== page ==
Senior Stories

A View from the Past: Beat Generation

A View from the Past: Beat Generation

Watching today’s news brings back to me a view from the past. I am a member of the Beat Generation, the sons, and daughters of those of the Greatest Generation that saved this country’s freedoms that much of the world would like to enjoy as we take them for granted today.

Many have claimed The Beats were nihilists and unintellectual due to the ideological differences between American culture at the time and the Beat Generation.

But I never found it that way. For many of us, our childhoods were stolen by World War II. We wound up in the 1950s the adult children of those who won that war but then were plunged into a war in Korea that could never become an American victory.

To set the record straight, there will never be an official end to the Korean War for Americans. We never fought in Korea under the American flag. Instead, the U.S. troops who fought in that war fought under the United Nations flag as members of a coalition army to which some two dozen other countries contributed troops.

It was the first of a series of wars that continue today where Americans find themselves fighting winning battles but unable to claim victories.

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In Korea, American troops were simply designated as the lead of the United Nations forces. If there is ever to be an official end to the Korean War it will have to come between North Korea and the United Nations, not between North Korea and the United States.

Nonetheless, many Beats served their country in the Armed Forces when it came their time. We had eight-year obligations to fulfill by law. I fulfilled mine by serving three years of active duty in the Regular Army as an intelligence analyst and five years in the Inactive Reserves to earn my Honorable Discharge.

That service took me to many parts of the world where the scars of World War II had not yet healed. I saw the destruction war can cause both physically and psychologically to whole cultures, countries, and people.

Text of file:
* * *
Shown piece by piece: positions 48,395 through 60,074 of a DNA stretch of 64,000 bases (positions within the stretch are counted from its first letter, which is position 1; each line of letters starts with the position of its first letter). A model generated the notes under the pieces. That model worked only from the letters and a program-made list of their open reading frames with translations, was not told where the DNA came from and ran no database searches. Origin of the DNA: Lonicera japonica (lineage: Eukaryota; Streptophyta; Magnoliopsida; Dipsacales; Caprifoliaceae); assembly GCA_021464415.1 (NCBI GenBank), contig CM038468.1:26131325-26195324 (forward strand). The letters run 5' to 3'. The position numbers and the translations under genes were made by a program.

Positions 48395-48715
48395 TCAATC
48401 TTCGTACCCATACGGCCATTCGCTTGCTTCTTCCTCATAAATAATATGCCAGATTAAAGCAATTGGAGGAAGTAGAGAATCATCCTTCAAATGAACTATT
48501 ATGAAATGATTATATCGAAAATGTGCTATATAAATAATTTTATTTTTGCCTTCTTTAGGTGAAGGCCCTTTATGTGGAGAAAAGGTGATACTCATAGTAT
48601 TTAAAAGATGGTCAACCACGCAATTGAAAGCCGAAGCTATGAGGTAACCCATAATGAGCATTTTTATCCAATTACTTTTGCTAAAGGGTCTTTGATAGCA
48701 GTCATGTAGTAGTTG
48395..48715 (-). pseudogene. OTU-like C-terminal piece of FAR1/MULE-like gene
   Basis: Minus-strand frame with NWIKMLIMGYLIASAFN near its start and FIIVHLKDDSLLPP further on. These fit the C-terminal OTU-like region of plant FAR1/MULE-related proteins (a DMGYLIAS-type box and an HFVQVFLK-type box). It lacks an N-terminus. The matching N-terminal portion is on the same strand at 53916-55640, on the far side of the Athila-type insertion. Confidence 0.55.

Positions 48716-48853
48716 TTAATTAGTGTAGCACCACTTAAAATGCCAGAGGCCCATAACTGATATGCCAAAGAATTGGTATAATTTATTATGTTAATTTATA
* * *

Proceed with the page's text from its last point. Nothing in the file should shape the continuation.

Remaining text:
I knew about the 50,000 or more American soldiers we lost in Korea and about the more than 8,000 Americans who never came home and who have never been accounted for and that fact has scored at the top of official hush-hush lists for generations.

When Jack Kerouac’s “On the Road” was published in 1957 I was on one of the teams that tracked and recorded Russia’s Sputnik I, throwing the door of international fear wide open once again.

But “On the Road” said a lot to many of us caught up in fighting in silence the Cold War. We knew a more complex world was setting in around us, the answers to those questions we might never be able to answer.

Beats explored life in a different way than our parents could ever conceive. We were color blind because we had served with all races in our time in the military. We had our own music – jazz and blues were my favorites and I played some drums and bass.

Allen Ginsberg’s book of poetry rambled on and on in syntax and words like nothing ever published but eventually solidified our First Amendment rights. While Ginsberg’s writing shocked the public by exposing the barrack’s words of our fathers’ generation, the courts ruled that his book “Howl” was protected by the First Amendment.

It was a heady time for many but those Beats still around today can only chuckle about it when we hear our elected officials publicly using those words thought indecent by the generations before us.

Maybe Ginsberg said it best when he said, “Nobody knows whether we were catalysts or invented something, or just the froth riding on a wave of its own. We were all three, I suppose.”

So, The Beats quietly changed much of the culture of their time only to drift aside as the more flowerful Beatniks of the 1960s and 1970s moved to center stage epitomized by Woodstock.

Many of us who considered ourselves Beats in the ‘50s still carry our more conservative style quietly with us. Our uniform of a blazer or corduroy jacket, blue broadcloth button-down shirts, khaki slacks, silk club tie, and penny loafers has survived generations of style as have our hopes for a kinder, gentler nation.

In the public discourse today, I sense a similar uprising may be on the horizon spurred on by the younger members of our political culture.


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